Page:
Sometimes eating healthier is easier than you think! Simply swap in these 10 ingredients for 10 not-so-good-for-you foods, and clean eating will be a breeze.
Top 10 Healthy Ingredient Swaps
1. Cauliflower rice for processed grains
There’s nothing wrong with quinoa or whole-grain brown rice, but if you’re trying to avoid processed grains like white rice and white flour (and the gluten, too) and/or up your intake of veggies, cauliflower is the way to go. Plus, this detox-friendly, anti-inflammatory and low-cal veggie, like the other Brassica vegetables, has a ton of health benefits like vitamin C, vitamin K, protein, and minerals [source].
2. Avocado for mayo
Every sandwich or wrap needs something to moisten it and hold everything together, and the nutrient-dense avocado does the job just as well as mayo—but with the added benefit of omega-3s, antioxidants, vitamins, and fiber [source]. Hummus would work here, too!
3. Homemade nut butters for processed peanut butter
Many of us think of peanut butter as a health food and rely on it for easy sandwiches and quick snacks. But, perhaps because it’s been around forever, we don’t often look at its list of ingredients. Peanut butter can be totally fine in moderation, but try to stay away from store-bought versions that contain salt, lots of sugar, and various additives. Even better, make your own version of nut butters at home, so you can control what goes into it—and keep it clean!
4. Maple syrup for refined sugar
Obviously you don’t want to be guzzling gallons of the stuff (okay, that actually sounds kind of good), but a high-quality maple syrup can be a nutritionally beneficial substitute when you need to sweeten something. While sugar is highly processed and only provides simple carbs, maple syrup (the real stuff!) is considered a natural, unrefined food that has a lower glycemic index—meaning it makes less of a glucose impact by not spiking your blood sugar as much when it hits your bloodstream.
Maple sugar provides manganese, B vitamins, and antioxidants [source]. It still contains glucose, but at least there’s some goodness in there, too!
5. Coconut oil for butter or other oils
We’re pretty obsessed with coconut oil, and for good reason. Not only does it have a ton of beauty applications [source], it’s a superfood that can be subbed in for oil or butter in baking and sautéing.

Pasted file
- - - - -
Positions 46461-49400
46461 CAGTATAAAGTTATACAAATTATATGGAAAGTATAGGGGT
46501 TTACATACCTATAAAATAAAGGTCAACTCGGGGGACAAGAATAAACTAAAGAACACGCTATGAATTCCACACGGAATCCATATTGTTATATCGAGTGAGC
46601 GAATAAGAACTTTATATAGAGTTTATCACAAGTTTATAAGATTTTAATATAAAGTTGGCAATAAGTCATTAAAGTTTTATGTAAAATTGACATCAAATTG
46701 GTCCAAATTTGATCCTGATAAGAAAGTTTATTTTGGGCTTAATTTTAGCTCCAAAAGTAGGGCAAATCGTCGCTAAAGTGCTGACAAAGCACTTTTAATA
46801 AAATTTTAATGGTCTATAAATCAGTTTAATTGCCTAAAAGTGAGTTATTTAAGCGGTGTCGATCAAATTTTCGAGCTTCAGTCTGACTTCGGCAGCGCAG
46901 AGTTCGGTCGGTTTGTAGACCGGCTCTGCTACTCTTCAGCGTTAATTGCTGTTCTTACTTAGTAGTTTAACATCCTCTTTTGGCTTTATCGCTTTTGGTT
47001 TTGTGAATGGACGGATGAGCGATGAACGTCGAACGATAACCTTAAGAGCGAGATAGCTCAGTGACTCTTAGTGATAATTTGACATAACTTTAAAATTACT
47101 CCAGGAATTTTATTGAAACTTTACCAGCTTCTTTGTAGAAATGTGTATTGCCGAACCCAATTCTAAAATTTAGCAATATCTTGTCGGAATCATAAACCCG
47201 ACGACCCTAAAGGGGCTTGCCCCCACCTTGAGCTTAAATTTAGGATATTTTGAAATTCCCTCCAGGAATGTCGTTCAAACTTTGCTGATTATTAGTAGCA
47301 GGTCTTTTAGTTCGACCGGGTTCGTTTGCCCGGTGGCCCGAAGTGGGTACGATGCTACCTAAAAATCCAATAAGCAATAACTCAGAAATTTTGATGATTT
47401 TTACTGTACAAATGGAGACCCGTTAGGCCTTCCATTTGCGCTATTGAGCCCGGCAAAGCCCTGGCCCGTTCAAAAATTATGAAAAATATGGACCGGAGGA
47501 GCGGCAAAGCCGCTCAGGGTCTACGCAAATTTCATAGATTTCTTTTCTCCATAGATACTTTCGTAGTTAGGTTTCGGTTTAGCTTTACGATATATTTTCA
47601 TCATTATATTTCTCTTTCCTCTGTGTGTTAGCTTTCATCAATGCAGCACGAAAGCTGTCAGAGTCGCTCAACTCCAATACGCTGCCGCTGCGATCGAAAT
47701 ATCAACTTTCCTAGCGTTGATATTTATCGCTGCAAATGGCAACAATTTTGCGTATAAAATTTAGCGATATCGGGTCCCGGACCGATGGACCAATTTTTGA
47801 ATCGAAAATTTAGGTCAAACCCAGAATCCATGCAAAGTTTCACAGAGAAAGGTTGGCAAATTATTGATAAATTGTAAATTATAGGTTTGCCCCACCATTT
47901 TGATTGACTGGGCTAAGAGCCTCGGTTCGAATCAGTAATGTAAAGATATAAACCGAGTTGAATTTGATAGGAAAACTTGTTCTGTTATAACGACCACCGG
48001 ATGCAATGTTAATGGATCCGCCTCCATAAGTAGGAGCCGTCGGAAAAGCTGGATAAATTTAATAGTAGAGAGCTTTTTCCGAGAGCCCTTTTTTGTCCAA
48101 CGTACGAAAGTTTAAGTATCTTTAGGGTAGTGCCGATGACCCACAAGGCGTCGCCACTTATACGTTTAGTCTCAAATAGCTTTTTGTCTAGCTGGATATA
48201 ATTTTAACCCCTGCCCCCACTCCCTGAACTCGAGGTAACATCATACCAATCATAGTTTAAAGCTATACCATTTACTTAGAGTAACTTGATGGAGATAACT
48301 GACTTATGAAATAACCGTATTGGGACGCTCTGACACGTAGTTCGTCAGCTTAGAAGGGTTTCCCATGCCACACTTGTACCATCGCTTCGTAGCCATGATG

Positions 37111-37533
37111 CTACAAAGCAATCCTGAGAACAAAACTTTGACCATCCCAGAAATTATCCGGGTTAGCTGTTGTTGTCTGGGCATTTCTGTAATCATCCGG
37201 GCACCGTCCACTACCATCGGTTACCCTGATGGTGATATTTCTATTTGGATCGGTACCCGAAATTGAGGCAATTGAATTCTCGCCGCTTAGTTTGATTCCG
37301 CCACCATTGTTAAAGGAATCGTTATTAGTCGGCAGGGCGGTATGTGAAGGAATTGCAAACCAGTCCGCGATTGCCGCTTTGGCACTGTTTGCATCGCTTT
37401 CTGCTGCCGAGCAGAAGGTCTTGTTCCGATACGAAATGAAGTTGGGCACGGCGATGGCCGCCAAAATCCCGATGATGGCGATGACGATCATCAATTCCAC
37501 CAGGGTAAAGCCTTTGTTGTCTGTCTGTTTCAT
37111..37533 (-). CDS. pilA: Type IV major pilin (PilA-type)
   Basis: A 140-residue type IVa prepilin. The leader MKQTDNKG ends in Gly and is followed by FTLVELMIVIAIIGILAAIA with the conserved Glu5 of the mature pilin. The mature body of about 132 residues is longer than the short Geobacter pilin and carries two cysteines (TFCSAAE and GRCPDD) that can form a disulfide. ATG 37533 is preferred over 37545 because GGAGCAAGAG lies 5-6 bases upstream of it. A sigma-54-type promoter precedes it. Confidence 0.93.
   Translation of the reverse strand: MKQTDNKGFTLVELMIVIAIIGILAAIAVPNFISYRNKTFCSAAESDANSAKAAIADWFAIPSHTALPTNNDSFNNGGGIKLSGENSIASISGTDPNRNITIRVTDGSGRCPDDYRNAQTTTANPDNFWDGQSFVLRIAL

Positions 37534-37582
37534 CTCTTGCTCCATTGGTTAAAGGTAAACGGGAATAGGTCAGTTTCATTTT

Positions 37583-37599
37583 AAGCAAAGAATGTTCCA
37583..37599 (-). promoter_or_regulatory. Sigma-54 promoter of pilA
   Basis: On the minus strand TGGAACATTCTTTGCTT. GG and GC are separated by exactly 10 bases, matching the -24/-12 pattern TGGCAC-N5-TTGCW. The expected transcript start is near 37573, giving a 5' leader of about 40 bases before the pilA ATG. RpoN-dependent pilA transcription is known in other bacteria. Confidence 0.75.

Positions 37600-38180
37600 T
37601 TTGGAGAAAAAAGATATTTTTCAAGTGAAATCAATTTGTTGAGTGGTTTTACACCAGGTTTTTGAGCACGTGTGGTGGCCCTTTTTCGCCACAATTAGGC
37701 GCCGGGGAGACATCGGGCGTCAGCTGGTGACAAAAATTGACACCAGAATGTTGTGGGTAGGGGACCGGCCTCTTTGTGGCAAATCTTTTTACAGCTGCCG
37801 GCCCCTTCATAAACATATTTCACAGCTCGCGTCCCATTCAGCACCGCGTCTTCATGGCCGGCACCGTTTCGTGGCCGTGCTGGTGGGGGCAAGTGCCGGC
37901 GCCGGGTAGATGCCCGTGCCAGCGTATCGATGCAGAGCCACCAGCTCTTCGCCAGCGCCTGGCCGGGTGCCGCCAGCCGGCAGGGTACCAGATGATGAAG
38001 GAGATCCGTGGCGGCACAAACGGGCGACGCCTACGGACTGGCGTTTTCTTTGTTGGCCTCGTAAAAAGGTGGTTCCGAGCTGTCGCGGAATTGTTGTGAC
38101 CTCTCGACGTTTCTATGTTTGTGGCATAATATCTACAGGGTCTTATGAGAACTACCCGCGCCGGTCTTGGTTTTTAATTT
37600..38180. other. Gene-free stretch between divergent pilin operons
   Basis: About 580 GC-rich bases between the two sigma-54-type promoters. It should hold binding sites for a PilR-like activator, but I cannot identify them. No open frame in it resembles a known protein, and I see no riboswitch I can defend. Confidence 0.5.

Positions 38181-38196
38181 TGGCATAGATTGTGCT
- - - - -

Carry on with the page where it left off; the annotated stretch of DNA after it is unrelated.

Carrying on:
The saturated fats found in coconut oil, which are medium chain triglycerides, are thought to be a little better for heart health when compared to other fats, especially butter [source]. (Although, like the glucose in maple syrup, you really want to minimize your daily intake of saturated fats.) It’s also a great alternative for those who don’t eat dairy.
6. Sweet potatoes for potatoes
Potatoes are actually good for you in moderation. It’s what you put on them that makes the difference for health and clean eating. But if you’re avoiding starches and want to get more vitamins, minerals, antioxidants, and fiber, sweet potatoes are the way to go.
7. Dark chocolate for milk chocolate
Chocolate’s goodness is corrupted by the sugar, milk, and additives in milk chocolate. Instead, opt for a high cacao-percentage dark chocolate that will provide minerals like magnesium, antioxidants, and healthier fats, fewer carbs, less sugar, and a little more fiber [source].
8. Infused water for fruit juice
We all know to drink more water, especially when we’re actively trying to eat clean. Water helps us flush out toxins and keeps our bodies functioning like they should; while beverages like fruit juice (even freshly squeezed) contain water, the sugar in them—even if it’s naturally occurring—usually isn’t worth it because the fruit fiber has been removed.
Instead of fruit juice, keep a carafe of fruit-infused water in the fridge to get the flavor and nutrients without the calories and sugar. Stick to eating the whole fruit or using it in a smoothie when you get your fruit fix. That way, you won’t get blood sugar spikes because you’re getting the fiber, too.
9. Spaghetti squash or zoodles for pasta
Everyone loves pasta, and some whole grain varieties aren’t necessarily bad for you, but more veggies is always a good thing—especially if you’re avoiding processed grains. Sub in spaghetti squash strands or zucchini noodles for a healthier spin on pasta, and top with marinara, pesto, olive oil, or balsamic vinegar.
10. Greek yogurt for yogurt or sour cream
The protein alone in Greek yogurt should be enough to make you a convert! Greek yogurt is slightly thicker and tangier than regular yogurt. If that bothers you, simply stir it up, add some fruit, a dash of honey, or maple syrup, and it’ll taste more familiar. I use plain Greek yogurt in place of sour cream on burrito bowls. You can sub it in for a snack or in cooking, creamy salad dressings, smoothies, and baking.22